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Staying Legal : A Guide to Phase 2 of the Immigration Amnesty Law : Schooling, Tests and Exemptions

March 13, 1989

The law requires that most applicants demonstrate a basic knowledge of the English language and of the history and government of the United States. This requirement can be fulfilled by attending special classes or passing an examination. But many others do not have to meet this requirement or can do so without attending a special class. Exemptions

The following people do not have to show any knowledge of English or U.S. civics:

- Minors under 16 years of age on the application date for permanent residence.

- People older than 65 on the application date for permanent residence.

- Those physically or mentally incapable of taking the exam.

- Those older than 50 who can prove they have lived in the United States at least 20 years. - Those who can present a high school or university diploma from this country.

Those who have attended a state-approved high school and studied English and civics for at least 40 hours.

Schools

Hundreds of schools in Southern California are offering special courses in English and civics to help amnesty applicants fulfill the law's requirements. This supplement provides the addresses and telephone numbers of most of these schools.

Those who attend these classes are required to take a course with a minimum of 60 hours of instruction. To obtain a certificate of "satisfactory pursuit," the applicant must attend a minimum of 40 hours of classes. Those who have such a certificate will not need to take a separate exam to become permanent residents.

Documents

Any of the following documents will show that you have met the English and civics requirements:

- High school diploma or general equivalency diploma (GED).

- Certificate from an INS-certified school demonstrating that the applicant has "satisfactorily pursued" the subjects required by the law.

- Transcripts showing that the applicant has attended a state-accredited school and received a minimum of 40 hours of instruction in English and civics.

Exams

There are several government-approved examinations you can take, instead of going to special classes. You can be tested by the INS official conducting the permanent residency interview. You can make an appointment to go to a government legalization center for the test. Or you can take a test at many of the schools conducting the special amnesty classes.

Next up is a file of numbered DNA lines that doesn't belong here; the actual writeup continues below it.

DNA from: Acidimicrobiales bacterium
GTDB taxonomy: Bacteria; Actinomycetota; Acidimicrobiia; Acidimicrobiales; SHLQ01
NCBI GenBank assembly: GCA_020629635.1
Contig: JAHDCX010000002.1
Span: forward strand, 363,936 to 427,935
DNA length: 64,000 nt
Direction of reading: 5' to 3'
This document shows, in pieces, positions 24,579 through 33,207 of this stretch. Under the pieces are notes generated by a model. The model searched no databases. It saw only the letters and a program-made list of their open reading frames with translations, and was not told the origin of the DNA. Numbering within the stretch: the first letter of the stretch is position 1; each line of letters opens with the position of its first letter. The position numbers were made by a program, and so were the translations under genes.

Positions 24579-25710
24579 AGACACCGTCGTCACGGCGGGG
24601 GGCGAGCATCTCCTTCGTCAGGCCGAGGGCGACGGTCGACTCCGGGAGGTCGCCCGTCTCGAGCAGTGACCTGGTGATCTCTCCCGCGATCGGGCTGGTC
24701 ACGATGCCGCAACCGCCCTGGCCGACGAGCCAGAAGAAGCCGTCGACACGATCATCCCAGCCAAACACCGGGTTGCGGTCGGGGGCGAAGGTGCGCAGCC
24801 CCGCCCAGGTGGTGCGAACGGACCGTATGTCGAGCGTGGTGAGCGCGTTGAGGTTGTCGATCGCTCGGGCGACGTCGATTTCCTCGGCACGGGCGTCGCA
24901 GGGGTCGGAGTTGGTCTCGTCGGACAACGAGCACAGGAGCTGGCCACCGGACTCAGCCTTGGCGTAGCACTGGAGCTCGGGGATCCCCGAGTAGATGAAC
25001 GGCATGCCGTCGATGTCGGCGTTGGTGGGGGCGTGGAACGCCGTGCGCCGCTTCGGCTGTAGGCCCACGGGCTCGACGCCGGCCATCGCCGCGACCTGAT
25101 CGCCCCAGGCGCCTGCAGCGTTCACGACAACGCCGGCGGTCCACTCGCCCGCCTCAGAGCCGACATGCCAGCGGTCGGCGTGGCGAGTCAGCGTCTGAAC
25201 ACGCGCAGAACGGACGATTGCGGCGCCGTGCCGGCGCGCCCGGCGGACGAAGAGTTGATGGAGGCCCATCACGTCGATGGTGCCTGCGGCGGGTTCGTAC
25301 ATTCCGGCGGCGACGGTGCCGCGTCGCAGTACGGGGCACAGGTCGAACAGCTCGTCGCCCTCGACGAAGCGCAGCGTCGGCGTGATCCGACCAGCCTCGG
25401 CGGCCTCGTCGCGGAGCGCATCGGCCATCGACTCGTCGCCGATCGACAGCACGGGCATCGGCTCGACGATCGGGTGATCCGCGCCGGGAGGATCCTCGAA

Applicants taking the "citizenship" test will be given several questions from a list of 100 questions that can be obtained in advance at any legalization center. These questions will be limited to the material in the federal textbooks.

Those who fail this test may take it again within six months, even if it falls beyond the one-year application period.

A simpler "proficiency" test is also offered on videotape. This consists of 15 multiple-choice questions. To pass, you must answer nine correctly. There are four versions of this test.

This test, which resembles the test for a driver's license, is given in groups. The questions are presented on a videotape in English and the applicants answer on written questionnaires.

This test is administered at legalization centers on Thursday nights, and an appointment is required. It may be taken at any time. In addition, some private groups, including Catholic Charities of Los Angeles, are planning to administer this test for a fee.

A different test, made up by the Educational Testing Service, is given at many schools and agencies. It consists of 20 multiple-choice questions and a short dictated sentence to test command of English.

To take this test, you must pay a $10 fee, which allows you two chances to pass. You may take the test as many times as necessary.

The tests will be corrected in Princeton, N.J., and only the names of those who pass will be forwarded to the government.

Some sample questions from these tests are given on page 11.

Textbooks

The INS has published textbooks on English, history and government that are used in the schools. Another option is to obtain these books from the government, study on your own and then take the exam.

The following books are written at sixth-grade level: "U.S. Government Structure--Level I," price $3.50; "U.S. History, Level I," $6.50.

The following books are written at 10th-grade level: "U.S. Government Structure--Level II," price $3; "U.S. History, Level II," $5.50.

These study guides can be obtained at the Federal Government Bookstore, 505 S. Flower St., Los Angeles.

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